Most discussion about the standardization process makes an important assumption. It assumes that the process is one in which research and positions developed in corporate and academic laboratories are field tested and then brought to the standardization process for review and approval. This model clearly fits the more traditional models of ANSI standardization. In contrast, IT standards are increasingly ``created'' in committee. That is to say, it is in the collaborative environment that not only the certifying document but also the ideas are developed. Rutkowski says:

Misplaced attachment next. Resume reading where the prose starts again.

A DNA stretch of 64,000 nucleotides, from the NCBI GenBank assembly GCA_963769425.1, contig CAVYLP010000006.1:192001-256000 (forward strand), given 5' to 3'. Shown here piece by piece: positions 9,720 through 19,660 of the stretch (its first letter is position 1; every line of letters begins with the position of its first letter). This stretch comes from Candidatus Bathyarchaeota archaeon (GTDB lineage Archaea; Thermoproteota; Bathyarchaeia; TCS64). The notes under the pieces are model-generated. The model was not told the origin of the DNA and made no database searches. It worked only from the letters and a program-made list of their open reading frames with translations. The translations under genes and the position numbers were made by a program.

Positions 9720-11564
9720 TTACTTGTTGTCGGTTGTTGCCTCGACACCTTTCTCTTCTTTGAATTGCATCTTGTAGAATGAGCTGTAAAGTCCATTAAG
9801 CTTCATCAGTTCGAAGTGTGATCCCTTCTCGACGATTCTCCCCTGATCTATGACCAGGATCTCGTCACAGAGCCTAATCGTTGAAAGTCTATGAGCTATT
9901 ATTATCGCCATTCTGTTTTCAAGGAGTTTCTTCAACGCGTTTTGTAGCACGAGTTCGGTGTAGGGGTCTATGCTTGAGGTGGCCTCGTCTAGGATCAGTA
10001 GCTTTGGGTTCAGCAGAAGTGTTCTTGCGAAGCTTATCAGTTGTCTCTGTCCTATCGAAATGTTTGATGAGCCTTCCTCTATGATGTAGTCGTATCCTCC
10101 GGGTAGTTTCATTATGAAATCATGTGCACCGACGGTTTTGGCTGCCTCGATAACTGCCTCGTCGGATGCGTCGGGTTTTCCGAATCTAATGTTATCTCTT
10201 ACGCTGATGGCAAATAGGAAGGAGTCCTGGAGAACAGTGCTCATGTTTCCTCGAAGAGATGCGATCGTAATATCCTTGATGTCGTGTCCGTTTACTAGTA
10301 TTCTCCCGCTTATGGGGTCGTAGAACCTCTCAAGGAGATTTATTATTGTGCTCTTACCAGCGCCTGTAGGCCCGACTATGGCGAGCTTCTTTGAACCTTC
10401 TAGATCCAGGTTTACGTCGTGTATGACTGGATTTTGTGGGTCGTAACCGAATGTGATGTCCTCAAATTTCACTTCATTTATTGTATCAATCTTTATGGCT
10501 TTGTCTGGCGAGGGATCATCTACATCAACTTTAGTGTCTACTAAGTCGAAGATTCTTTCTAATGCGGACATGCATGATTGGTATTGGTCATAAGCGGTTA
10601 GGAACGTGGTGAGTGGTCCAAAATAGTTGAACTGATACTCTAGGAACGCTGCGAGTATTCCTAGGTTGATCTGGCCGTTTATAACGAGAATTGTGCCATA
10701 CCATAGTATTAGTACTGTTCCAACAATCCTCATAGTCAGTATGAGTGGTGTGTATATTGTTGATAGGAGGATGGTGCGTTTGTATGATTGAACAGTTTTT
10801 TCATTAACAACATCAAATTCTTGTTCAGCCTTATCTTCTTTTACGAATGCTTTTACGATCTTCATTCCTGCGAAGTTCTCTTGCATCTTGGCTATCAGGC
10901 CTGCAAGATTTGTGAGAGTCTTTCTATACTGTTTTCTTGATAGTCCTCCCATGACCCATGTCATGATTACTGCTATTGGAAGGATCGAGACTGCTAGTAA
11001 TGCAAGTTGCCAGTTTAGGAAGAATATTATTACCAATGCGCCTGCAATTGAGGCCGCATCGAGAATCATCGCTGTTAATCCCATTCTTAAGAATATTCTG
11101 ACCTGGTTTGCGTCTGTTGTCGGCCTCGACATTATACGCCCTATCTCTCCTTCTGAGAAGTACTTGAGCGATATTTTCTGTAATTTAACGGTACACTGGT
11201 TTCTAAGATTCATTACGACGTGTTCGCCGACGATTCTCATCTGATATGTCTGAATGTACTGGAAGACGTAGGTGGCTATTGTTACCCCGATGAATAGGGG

Perhaps the single most important characteristic of the IETF or W3 Consortium are their ability to bring these diverse (some would even say perverse) parties together in ways that result in copious numbers of really creative new approaches, products, techniques, code . . . and standards in very short order.Weiss and Spring explore a couple aspects of the intellectual property issue. First, they note that there is little precedent for the ownership of intellectual property developed in a voluntary consensus committee effort. Thus, while it has been historically the case that the participants have brought intellectual property to the table for contribution, it is now sometimes the case that intellectual property is developed at the table. Who has the right to claim ownership of this property. Who, if anybody, should be allowed to claim ownership. Perhaps more disturbing, Spring and Weiss hold that the very nature of the standardization effort seems to suggest that the efforts and the products of standardization lie outside the protection of copyright law. If this is indeed the case, it would suggest that the long tradition of using revenues from the sale of standards documents to help offset the cost of production is questioned. Oksala sees this kind of situation, with the implication of increased costs to the developers, as potentially very hardful.